There are no remains of an outer ditch. Much of the E bailey is destroyed; what remains is now spread and reduced by ploughing to little more than an outward-facing scarp up to 1.4m high. The remains of the probable W bailey, now isolated from the ringwork by the railway, takes the form of a bank, up to 3.5m high,surmounted by a fence. (PastScape ref. Keith Blood/15-NOV-1988/RCHME: OS Map Revision, Castle Hills)

Gatehouse Comments

There are two castle site in Northallerton and there may be confusion and confabulation between the two sites, particularly with regard to their history. See Bishop Rufus Palace, Northallerton.

- Philip Davis

Not scheduled

Not Listed

Historic England (PastScape) Defra or Monument number(s)
County Historic Environment Record
OS Map Grid ReferenceSE361941
Latitude54.3415412902832
Longitude-1.44590997695923
Eastings436120
Northings494140
HyperLink HyperLink HyperLink
Photograph by Philip Davis. All rights reserved
Photograph by Philip Davis. All rights reserved

Most of the sites or buildings recorded in this web site are NOT open to the public and permission to visit a site must always be sought from the landowner or tenant.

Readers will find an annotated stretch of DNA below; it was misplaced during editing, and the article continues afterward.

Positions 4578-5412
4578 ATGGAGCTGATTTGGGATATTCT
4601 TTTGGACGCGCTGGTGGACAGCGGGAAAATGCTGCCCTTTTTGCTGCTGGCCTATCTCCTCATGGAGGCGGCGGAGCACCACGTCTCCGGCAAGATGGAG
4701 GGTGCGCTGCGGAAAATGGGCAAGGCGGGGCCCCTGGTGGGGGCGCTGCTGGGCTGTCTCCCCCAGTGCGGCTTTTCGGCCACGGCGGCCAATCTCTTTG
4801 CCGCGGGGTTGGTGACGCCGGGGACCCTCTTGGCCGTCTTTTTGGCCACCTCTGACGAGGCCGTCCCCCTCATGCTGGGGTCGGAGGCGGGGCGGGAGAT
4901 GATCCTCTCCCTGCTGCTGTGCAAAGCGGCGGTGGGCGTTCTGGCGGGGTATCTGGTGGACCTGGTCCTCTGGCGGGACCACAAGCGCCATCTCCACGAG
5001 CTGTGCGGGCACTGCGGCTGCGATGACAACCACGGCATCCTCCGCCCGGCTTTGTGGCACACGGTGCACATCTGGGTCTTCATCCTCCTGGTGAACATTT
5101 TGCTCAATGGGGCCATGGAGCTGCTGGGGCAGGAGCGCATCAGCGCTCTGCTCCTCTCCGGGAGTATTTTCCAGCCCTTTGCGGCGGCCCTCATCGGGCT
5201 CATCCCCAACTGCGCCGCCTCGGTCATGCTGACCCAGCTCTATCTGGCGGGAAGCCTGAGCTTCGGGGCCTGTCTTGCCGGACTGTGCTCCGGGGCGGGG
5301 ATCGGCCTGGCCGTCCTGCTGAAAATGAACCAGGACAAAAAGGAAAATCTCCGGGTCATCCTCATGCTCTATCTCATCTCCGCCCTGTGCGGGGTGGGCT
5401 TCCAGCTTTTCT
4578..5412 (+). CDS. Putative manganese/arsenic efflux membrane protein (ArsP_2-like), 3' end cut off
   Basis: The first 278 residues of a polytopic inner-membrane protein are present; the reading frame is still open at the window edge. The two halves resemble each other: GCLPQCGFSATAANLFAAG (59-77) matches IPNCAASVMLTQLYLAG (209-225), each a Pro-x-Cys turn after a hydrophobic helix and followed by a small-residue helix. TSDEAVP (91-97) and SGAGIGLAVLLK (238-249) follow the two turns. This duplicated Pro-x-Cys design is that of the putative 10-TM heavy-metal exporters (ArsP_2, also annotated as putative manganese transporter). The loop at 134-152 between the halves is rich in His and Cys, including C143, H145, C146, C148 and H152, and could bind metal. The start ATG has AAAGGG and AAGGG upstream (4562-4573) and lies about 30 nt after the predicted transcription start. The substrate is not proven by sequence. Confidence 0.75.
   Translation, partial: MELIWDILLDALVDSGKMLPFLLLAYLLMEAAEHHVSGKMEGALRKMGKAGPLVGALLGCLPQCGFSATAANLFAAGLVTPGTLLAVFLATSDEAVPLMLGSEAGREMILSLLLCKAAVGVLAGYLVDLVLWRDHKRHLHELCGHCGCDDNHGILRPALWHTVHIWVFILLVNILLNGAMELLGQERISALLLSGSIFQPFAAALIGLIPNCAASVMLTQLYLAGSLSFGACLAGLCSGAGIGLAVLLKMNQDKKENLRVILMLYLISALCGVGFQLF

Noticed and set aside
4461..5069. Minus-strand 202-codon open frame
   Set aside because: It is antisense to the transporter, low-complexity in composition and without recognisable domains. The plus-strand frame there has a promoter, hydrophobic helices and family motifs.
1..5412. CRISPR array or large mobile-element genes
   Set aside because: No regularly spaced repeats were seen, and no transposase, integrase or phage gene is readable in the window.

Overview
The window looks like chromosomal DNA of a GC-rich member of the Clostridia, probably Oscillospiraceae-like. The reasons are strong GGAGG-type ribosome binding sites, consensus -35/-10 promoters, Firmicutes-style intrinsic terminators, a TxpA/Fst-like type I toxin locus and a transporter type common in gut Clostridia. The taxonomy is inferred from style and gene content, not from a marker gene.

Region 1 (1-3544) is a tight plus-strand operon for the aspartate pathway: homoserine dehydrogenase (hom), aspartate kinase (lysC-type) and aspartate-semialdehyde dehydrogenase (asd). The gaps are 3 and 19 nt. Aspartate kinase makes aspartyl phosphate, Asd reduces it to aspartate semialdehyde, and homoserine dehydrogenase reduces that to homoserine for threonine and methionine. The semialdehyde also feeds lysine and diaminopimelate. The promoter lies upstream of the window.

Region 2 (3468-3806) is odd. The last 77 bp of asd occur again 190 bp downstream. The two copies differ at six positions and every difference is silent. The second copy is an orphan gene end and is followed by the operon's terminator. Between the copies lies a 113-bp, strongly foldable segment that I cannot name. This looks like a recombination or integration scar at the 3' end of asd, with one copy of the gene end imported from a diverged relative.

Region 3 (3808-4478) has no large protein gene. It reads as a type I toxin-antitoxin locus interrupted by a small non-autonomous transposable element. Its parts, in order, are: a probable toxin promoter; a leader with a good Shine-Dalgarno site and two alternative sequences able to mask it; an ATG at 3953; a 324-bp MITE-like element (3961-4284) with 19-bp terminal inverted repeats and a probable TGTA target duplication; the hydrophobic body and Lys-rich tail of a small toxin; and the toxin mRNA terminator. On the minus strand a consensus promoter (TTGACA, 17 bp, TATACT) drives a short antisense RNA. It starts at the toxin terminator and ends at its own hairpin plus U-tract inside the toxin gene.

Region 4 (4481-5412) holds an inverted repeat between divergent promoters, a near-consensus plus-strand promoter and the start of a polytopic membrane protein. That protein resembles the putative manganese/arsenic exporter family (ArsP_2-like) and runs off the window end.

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Books

  • Goodall, John, 2011, The English Castle 1066-1650 (Yale University Press) p. 121-3, 230
  • Turner, Maurice, 2004, Yorkshire Castles: Exploring Historic Yorkshire (Otley: Westbury Publishing) p. 244
  • Salter, Mike, 2001, The Castles and Tower Houses of Yorkshire (Malvern: Folly Publications) p. 66
  • Jackson, M.J., 2001, Castles of North Yorkshire (Carlisle) p. 50-2
  • Ingham, Bernard, 2001, Bernard Ingham's Yorkshire Castles (Dalesman) p. 21
  • Thompson, M.W., 1998, Medieval bishops' houses in England and Wales (Aldershot: Ashgate Publishing) p. 174
  • King, D.J.C., 1983, Castellarium Anglicanum (London: Kraus) Vol. 2 p. 58n, 522, 538
  • Ryder, P.F., 1982 (paperback edn 1992), The Medieval Buildings of Yorkshire (Ash Grove Book) p. 87-107
  • Fry, P.S., 1980, Castles of the British Isles (David and Charles) p. 268
  • Renn, D.F., 1973 (2 edn.), Norman Castles of Britain (London: John Baker) p. 258
  • Illingworth, J.L., 1938 (republished 1970), Yorkshire's Ruined Castles (Wakefield) p. 129-30
  • Page, Wm (ed), 1914, VCH Yorkshire: North Riding Vol. 1 p. 418-9 online transcription